Memory management with larger memory sizes of around a couple of
terabyte leads to a number of issues that make life hard. This talk is
a look at the issues and at the work in progress on these issues.
First, huge pages are not supported for the page cache which leads to
numerous performance issues. It begins with the long time it takes to
just copy a file of a few gigs in size (minor compared to the size of
the memory in the system of a few terabytes after all...) to the
performance problems when accessing large amounts of 4k pages from a
memory mapped file. Since huge pages are not supported TLB trashing
often becomes an issue. Devices have issues writing large blocks of
data to disk due to large scatter gather lists having to be processed
in memory. Reclaim becomes slow since the system is literally churning
through billions of 4k page to figure out which ones to evict.
Second, huge pages cause a memory overhead that surprises users. The
kernel manages 4k chunks of the huge page in many cases and needs to
have metadata structures for each 4k page. Other metadata also exists.
This results in gigabytes of memory just not being present. The user
bought a system with a lot of memory but the Linux just cannot use it.
Third, fragmentation becomes an issue in particular if huge pages and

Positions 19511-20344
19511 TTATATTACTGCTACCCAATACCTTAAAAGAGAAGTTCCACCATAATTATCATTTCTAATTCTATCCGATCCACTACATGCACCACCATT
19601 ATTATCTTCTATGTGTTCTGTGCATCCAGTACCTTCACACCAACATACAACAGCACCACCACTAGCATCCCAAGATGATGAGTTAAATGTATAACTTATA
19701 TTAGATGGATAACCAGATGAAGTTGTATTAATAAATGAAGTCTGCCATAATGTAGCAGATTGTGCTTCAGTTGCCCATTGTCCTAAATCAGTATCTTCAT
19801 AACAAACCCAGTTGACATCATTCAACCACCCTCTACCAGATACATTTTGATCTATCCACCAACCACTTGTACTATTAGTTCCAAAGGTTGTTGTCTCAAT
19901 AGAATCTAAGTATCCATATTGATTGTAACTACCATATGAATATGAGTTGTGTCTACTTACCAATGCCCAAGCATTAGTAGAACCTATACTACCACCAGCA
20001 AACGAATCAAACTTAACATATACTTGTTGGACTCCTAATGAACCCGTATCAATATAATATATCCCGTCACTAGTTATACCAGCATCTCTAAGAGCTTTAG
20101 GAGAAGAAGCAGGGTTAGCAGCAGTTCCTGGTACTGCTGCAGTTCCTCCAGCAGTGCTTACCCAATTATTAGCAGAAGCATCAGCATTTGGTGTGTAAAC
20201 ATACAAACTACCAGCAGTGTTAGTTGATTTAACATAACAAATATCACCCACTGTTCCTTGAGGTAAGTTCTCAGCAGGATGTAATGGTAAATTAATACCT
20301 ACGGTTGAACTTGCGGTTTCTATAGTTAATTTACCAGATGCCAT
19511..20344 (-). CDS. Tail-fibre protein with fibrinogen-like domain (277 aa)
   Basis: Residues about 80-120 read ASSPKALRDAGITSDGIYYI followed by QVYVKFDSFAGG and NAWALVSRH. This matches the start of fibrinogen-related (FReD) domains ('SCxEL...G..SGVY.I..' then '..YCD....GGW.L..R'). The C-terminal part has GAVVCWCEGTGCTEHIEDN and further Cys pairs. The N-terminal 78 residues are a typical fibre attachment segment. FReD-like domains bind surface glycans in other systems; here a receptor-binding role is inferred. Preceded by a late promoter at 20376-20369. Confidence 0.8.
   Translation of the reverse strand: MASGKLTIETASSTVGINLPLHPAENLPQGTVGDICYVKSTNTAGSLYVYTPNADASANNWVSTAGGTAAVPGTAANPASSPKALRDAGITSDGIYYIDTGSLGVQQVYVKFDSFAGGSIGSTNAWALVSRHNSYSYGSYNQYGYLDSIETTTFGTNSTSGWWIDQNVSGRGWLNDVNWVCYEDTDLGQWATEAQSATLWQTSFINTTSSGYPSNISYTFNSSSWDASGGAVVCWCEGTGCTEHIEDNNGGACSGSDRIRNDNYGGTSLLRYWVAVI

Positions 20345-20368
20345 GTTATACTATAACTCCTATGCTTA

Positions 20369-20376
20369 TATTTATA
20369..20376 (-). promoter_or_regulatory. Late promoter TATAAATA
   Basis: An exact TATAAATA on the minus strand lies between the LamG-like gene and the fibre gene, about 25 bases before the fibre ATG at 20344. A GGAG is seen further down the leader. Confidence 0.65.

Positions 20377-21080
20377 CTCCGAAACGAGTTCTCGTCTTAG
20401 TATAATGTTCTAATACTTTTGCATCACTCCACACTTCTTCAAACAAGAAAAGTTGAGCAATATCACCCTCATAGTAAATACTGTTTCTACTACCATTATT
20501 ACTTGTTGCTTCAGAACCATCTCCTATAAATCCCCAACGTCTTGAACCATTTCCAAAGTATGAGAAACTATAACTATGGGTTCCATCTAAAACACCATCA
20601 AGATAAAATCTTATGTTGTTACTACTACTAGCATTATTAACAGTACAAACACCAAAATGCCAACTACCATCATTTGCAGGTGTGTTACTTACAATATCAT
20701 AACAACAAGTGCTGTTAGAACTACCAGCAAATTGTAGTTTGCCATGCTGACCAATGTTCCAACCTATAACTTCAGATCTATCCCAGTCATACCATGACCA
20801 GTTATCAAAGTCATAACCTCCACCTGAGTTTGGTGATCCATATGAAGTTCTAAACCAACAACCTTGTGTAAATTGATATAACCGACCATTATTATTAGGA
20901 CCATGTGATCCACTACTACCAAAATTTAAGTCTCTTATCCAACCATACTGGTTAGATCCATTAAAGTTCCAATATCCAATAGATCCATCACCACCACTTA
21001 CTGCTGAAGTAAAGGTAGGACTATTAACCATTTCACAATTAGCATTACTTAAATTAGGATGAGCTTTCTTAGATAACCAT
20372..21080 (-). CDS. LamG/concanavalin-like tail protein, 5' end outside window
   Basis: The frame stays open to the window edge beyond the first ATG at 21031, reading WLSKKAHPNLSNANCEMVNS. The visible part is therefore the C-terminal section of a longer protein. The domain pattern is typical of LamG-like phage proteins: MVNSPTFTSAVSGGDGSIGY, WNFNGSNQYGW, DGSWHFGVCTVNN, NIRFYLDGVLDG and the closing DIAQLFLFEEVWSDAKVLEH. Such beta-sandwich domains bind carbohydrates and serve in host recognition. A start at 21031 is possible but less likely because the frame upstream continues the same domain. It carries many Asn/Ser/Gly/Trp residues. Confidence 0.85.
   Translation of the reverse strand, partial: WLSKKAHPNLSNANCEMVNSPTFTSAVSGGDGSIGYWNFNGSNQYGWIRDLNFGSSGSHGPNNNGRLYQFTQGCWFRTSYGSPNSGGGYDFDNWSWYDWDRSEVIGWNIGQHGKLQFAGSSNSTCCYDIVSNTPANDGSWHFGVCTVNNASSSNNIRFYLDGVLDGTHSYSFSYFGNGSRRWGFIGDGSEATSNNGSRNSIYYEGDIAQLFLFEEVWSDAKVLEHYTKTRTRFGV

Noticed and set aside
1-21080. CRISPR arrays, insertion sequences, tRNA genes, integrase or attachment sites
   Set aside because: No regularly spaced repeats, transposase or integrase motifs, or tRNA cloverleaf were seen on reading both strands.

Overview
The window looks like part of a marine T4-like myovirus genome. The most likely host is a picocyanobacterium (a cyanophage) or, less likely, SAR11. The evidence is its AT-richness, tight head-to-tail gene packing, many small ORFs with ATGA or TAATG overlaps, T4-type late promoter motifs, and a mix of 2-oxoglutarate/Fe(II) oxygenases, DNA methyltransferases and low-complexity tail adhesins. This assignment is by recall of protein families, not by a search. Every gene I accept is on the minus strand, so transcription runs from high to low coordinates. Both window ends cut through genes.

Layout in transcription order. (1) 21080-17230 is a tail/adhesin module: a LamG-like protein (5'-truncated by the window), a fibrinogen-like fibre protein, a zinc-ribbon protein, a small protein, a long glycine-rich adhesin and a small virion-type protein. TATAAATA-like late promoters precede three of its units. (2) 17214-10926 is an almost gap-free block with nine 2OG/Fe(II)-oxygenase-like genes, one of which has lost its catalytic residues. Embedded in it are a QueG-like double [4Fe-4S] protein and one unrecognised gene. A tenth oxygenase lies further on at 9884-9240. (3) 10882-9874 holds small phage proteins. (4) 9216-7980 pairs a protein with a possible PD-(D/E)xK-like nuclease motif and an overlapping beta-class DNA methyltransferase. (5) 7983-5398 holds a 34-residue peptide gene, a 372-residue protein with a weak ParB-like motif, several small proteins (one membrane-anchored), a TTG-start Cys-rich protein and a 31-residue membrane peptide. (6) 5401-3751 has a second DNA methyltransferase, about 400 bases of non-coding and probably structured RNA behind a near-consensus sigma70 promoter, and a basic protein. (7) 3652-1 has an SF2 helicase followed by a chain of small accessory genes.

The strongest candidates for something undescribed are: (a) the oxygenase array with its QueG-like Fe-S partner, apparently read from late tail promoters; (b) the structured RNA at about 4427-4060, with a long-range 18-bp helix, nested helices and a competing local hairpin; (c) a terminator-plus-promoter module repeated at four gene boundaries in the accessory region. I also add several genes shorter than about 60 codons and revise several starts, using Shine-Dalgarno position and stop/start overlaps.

4k pages are frequently allocated and freed (like we have to because
the page cache does not support 4k after all). So over time systems
have to be rebooted to allow the allocation of huge pages. Huge pages
are actually only a small problem because devices on large systems
often want to allocate large contiguous buffers for I/O (like
specialized networking devices using RDMA).
Christoph Lameter is working as a lead in research and development for Jump Trading LLC (an algorithmic trading company) in Chicago and maintains the slab allocators and the per cpu subsystems in the Linux Kernel. He contributed to a number of Linux projects since the initial kernel releases in the early 90s. As a kernel developer at SGI he helped pioneer the use of Linux for Supercomputing and developed the necessary kernel capabilities for HPC applications. Currently he is working on improving Linux through the use of new faster APIs to a variety of high performance devices and is evaluating new technologies that allow faster processing.